Not only is it about time I wrote something but way past time for another Trombone Hero. I might have mentioned before that Pittsburgh was a great place to grow up for a lot of reasons, not the least of which was that it was such a great place for jazz. Just off the top of my head I can recite the names of Roy Eldridge, Mary Lou Williams, Slide Hampton, George Benson, Stanley Turrentine, Billy Eckstine, Errol Garner, Dodo Marmarosa and Billy Strayhorn as all being from the Pittsburgh. And if you played trombone, Matty Shiner, the low brass teacher at Duquesne University was world famous and a lot of his former students ended up teaching in the area. I was lucky enough to have been taught by one of them, Jack Lapato. When Maynard Ferguson started touring the States again in the early '70s he came to Pittsburgh a lot, possibly because one of his trombonists was a local, Randy Purcell - a fabulous player who, sadly, died fairly young a couple of years ago. But one of the undisputed kings of the local Pittsburgh jazz scene was a guy named Harold Betters whose trombone could be heard for 17 years at a club in Shadyside called "The Encore." Like most jazz clubs it's long been closed and I read it's now a lingerie shop, which eases the pain somewhat.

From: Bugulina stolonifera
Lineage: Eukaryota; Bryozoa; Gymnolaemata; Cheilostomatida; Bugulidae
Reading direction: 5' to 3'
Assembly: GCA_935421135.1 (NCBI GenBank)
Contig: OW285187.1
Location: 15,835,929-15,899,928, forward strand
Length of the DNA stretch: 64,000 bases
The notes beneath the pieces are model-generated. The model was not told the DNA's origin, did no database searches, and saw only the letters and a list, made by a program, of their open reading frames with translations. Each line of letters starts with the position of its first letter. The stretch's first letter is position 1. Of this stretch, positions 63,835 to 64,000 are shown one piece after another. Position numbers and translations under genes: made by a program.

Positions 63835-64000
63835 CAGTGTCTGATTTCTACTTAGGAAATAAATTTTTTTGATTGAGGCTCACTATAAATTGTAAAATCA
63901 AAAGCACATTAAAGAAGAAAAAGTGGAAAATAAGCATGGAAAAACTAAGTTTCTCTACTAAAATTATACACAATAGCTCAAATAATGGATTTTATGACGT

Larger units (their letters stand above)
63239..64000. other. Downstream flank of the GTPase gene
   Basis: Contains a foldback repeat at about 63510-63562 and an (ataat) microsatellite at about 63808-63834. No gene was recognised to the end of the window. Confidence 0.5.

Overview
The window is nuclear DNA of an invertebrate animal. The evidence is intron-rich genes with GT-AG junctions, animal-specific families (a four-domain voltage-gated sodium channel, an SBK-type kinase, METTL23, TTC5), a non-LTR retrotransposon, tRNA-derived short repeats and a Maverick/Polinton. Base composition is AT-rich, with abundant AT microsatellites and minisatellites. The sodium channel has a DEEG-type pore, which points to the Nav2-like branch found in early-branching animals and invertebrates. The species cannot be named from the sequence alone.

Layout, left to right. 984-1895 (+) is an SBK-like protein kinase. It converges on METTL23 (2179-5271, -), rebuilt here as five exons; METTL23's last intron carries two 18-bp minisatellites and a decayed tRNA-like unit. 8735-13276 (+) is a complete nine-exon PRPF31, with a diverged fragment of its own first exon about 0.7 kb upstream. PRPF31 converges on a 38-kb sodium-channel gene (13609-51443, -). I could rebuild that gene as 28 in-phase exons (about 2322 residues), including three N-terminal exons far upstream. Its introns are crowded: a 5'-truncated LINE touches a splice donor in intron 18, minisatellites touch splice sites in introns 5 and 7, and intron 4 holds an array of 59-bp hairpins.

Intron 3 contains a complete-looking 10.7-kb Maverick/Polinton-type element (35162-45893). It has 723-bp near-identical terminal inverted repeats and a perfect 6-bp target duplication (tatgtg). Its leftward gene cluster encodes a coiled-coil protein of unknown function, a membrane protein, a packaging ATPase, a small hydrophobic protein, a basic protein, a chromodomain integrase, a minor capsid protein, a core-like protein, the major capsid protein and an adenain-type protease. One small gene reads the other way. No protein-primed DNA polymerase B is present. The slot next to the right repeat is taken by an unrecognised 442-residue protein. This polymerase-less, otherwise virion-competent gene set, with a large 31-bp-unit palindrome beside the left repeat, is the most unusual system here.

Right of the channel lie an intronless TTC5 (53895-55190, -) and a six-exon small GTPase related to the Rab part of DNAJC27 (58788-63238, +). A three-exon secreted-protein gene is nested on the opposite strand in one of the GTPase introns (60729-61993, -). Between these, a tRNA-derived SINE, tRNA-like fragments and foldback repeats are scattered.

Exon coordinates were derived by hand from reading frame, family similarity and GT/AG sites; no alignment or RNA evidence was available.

But you could hear Harold, and still can, at Steeler games but to my regret, the only place I ever heard him play was at a Pirate game when they still played at Forbes Field. I'd always meant to stop by the Encore on my way home from school when I went to Pitt, but working one's way through college usually means sleep wins out over just about everything else including jazz. Considering that Harold Betters, who's well into his '80s, is still gigging around the 'burgh, I'll probably have a chance to rectify this oversight next time I'm home. In the meantime, while checking out his website for this post, I found out that Saturday, November 1, 2014 is Harold Betters Day in his hometown of Connellsville. So everyone in western Pennsylvania, western Maryland and West By God should head out to the Edwin Porter Theater in Connellsville at 7:30 that night. For only 15 bucks you'll get to hear a great trombone player and local jazz legend who could have been a success anywhere but decided to make music close to home - where he hasn't done too bad for himself.
On a trip home a few years ago, the library in Fox Chapel where my sister works was parting with a bunch of old vinyls and I scored a few Harold Betters albums. He's cut 12, including one in 1964 with homey Slide Hampton. Here he is playing Bobby Timmons' Moanin'. I was trying to learn this tune while back in college and listened to this recording a lot. It's my favorite version of this jazz standard.